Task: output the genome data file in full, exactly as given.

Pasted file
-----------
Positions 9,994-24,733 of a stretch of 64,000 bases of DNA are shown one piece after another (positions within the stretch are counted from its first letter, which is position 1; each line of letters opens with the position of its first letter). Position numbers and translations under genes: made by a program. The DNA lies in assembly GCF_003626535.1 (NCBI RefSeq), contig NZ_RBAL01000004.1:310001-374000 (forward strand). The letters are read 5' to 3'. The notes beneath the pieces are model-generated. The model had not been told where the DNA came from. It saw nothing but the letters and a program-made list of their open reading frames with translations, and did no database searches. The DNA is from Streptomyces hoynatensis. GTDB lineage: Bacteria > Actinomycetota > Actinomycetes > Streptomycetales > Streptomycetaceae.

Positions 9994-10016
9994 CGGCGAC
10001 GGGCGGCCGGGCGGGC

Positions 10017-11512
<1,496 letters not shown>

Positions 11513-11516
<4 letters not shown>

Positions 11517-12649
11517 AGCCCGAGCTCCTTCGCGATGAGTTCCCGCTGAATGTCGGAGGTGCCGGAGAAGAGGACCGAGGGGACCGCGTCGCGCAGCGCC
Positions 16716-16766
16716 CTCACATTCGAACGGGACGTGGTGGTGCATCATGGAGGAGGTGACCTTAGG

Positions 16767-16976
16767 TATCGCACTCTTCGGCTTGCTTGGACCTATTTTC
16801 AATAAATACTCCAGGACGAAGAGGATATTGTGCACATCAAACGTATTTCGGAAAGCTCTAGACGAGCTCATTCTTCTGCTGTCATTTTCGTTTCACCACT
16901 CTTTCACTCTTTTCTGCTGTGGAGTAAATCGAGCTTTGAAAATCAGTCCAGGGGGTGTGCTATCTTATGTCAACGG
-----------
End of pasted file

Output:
Positions 9,994-24,733 of a stretch of 64,000 bases of DNA are shown one piece after another (positions within the stretch are counted from its first letter, which is position 1; each line of letters opens with the position of its first letter). Position numbers and translations under genes: made by a program. The DNA lies in assembly GCF_003626535.1 (NCBI RefSeq), contig NZ_RBAL01000004.1:310001-374000 (forward strand). The letters are read 5' to 3'. The notes beneath the pieces are model-generated. The model had not been told where the DNA came from. It saw nothing but the letters and a program-made list of their open reading frames with translations, and did no database searches. The DNA is from Streptomyces hoynatensis. GTDB lineage: Bacteria > Actinomycetota > Actinomycetes > Streptomycetales > Streptomycetaceae.

Positions 9994-10016
9994 CGGCGAC
10001 GGGCGGCCGGGCGGGC

Positions 10017-11512
<1,496 letters not shown>

Positions 11513-11516
<4 letters not shown>

Positions 11517-12649
11517 AGCCCGAGCTCCTTCGCGATGAGTTCCCGCTGAATGTCGGAGGTGCCGGAGAAGAGGACCGAGGGGACCGCGTCGCGCAGCGCC
Positions 16716-16766
16716 CTCACATTCGAACGGGACGTGGTGGTGCATCATGGAGGAGGTGACCTTAGG

Positions 16767-16976
16767 TATCGCACTCTTCGGCTTGCTTGGACCTATTTTC
16801 AATAAATACTCCAGGACGAAGAGGATATTGTGCACATCAAACGTATTTCGGAAAGCTCTAGACGAGCTCATTCTTCTGCTGTCATTTTCGTTTCACCACT
16901 CTTTCACTCTTTTCTGCTGTGGAGTAAATCGAGCTTTGAAAATCAGTCCAGGGGGTGTGCTATCTTATGTCAACGG